Shalom Bayis Advice



Dear Rabbi,

My husband lately is very busy at work during my 2 weeks following mikvah. He is home and attentive mikvah night but most of the 2 weeks we can be together he is out of the house until the wee hours of the morning. I understand the necessity to be out and support his projects and know he is doing important work. However he does not express emotion easily and during those weeks I end up becoming more and more hurt when he is not around physically, but especially emotionally which does not necessarily take large amounts of time.

I have expressed to him my need for minimal emotional connection during these weeks I wish we could be together more – like a kind word/message during the day, show of concern, expression of love, good night kiss when he comes in. Although I tried expressing my needs and hurt to him in a respectful manner, he doesn’t seem to understand and instead asks “what do you want me to do?” or “I didn’t time this”. He feels like I am painting him as a terrible person by expressing my needs and the hurt I feel.

What do you suggest I do for our marriage? I am so hurt I do not want to go to the mikvah this week – as I feel the physical intimacy can serve as a band aid for all the hurt I feel. Suddenly when we are intimate my husband expresses everything I needed to hear during his week of absence (when I was Tahor) when I needed it so badly. The intimate connection after mikvah can make all the hurt disappear – but after dealing with this challenge 1 time too many I know I cannot go through it again.

Thank you



Disclaimer: the following thoughts do not replace the possible need for a qualified Frum therapist, mashpia, or marriage counselor. Just as we put in money and effort into repairing our home when something breaks, so too must we invest in our marriage.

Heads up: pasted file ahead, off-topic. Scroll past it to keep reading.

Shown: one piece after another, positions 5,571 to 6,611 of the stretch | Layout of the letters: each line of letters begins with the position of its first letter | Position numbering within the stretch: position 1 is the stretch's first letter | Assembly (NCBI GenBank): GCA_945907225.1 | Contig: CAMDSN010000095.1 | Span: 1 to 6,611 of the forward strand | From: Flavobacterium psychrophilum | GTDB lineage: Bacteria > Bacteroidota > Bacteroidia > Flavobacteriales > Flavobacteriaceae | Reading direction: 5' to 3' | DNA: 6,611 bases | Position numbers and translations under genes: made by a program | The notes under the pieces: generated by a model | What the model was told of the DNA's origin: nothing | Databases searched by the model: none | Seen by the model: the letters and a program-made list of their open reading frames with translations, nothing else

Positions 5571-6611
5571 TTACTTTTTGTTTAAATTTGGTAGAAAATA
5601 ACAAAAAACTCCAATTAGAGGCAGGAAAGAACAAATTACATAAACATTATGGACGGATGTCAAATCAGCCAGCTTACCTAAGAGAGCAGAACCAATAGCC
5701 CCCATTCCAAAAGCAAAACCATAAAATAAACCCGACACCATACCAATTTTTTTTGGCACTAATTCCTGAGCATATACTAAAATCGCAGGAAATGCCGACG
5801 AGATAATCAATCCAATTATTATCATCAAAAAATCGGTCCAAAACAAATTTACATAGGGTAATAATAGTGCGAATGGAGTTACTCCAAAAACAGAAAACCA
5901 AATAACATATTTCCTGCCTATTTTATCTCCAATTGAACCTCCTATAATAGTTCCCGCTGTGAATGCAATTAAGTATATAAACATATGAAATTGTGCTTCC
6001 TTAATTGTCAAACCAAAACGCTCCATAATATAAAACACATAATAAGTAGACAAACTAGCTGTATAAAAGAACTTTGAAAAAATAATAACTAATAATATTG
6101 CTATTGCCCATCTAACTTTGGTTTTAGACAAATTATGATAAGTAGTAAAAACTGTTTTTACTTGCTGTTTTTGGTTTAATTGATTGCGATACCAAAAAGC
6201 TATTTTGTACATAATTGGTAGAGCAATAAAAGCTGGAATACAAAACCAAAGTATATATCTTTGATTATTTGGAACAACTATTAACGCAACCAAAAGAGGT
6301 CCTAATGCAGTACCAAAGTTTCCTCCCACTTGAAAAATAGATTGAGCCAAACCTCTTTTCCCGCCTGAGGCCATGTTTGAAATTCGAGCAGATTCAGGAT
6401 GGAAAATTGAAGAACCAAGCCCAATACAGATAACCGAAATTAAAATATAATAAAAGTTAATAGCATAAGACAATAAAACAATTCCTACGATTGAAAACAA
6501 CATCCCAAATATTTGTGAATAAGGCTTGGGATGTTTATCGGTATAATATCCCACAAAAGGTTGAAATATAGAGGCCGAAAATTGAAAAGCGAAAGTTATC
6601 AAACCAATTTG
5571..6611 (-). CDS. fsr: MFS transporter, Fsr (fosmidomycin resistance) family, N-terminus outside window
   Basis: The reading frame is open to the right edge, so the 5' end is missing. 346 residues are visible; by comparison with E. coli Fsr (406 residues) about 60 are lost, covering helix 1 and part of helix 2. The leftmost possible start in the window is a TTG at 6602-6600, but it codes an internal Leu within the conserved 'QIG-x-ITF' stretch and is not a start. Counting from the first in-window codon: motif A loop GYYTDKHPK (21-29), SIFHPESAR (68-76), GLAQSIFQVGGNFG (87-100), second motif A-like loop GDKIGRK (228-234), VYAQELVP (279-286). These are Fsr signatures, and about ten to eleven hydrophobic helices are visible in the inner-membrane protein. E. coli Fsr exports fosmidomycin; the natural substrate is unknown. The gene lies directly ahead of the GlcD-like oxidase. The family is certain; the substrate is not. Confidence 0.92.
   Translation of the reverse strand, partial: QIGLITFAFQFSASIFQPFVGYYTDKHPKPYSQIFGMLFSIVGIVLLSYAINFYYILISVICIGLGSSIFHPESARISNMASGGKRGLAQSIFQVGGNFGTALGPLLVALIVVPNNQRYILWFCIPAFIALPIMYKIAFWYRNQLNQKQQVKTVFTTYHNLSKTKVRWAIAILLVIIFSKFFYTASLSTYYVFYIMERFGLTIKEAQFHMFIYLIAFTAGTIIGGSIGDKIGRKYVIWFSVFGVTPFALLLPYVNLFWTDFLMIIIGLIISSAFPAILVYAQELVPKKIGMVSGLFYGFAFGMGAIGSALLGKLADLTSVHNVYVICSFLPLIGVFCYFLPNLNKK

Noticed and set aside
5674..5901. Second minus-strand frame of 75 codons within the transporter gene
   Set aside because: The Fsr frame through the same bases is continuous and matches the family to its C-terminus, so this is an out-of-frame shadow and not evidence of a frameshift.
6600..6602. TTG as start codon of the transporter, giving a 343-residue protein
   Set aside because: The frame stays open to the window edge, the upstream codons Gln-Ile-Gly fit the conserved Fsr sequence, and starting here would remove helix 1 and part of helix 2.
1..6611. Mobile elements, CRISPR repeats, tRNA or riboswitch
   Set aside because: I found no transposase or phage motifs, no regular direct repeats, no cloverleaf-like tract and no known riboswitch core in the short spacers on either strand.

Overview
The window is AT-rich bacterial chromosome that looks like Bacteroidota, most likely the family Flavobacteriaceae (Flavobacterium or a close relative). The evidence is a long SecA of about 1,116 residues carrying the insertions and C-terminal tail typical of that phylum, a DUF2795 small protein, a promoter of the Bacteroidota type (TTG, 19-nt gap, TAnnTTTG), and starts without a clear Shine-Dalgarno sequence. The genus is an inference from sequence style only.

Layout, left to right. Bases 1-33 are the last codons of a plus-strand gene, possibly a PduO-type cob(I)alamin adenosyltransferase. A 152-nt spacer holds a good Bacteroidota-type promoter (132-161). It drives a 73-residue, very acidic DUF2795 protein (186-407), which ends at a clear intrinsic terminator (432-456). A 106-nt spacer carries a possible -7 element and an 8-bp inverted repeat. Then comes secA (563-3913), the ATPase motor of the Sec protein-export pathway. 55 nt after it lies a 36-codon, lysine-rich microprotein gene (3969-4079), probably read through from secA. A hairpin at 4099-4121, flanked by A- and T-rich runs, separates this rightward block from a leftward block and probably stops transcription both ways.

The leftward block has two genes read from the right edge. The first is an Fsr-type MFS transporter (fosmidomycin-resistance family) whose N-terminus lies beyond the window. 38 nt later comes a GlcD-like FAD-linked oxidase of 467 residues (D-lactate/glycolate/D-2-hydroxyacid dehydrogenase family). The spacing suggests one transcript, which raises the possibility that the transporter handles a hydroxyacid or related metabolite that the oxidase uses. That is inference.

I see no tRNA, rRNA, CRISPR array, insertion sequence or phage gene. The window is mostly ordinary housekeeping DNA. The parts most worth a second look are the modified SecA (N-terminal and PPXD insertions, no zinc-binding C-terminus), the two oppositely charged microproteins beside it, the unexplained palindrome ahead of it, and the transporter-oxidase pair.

One of the very difficult aspects of marriage is communicating with our spouse. It is very painful when we try to communicate a feeling or need, and the spouse does not respond as expected. This can make us feel hurt, unloved, neglected and ignored. And due to the nature of the issue, we feel alone with no one to turn to.

The Gemara (Shabbos 62b) teaches us that “women are a nation to themselves”, because of the nature and personality that they have, which is different than that of a man. In Chasidus (Likutei Torah Shir Hashirim 48:3) we find an expression that men and women are “two opposites that oppose one another”, and the Gemara (Sotah 2a) even tells us that “it is as difficult to match them up as it is to split the sea”. Thus, it may help to learn some of these differences, and adapt accordingly (see Likutei Sichos vol. 5 pg. 178 footnote 38 that it is for this reason that marriage is a continuous process).

(See also Breishis Rabba 18. Yevamos 62b. Ibid 65b. Kidushin 35a).

Men and Women are very different in the way they express themselves, and in the way they understand the expressions of the opposite gender. When a woman expresses her need for affection and emotional support, a man may translate that as an “accusation” that he is not being good enough. For a man, feelings of trust and appreciation are very important, and he may translate requests for affection as being non-appreciative of all the long hours he is putting in to support the family. (See Yevamos 113a and Kidushin 7a, that women feel and express the need for support from a man more than vice-versa).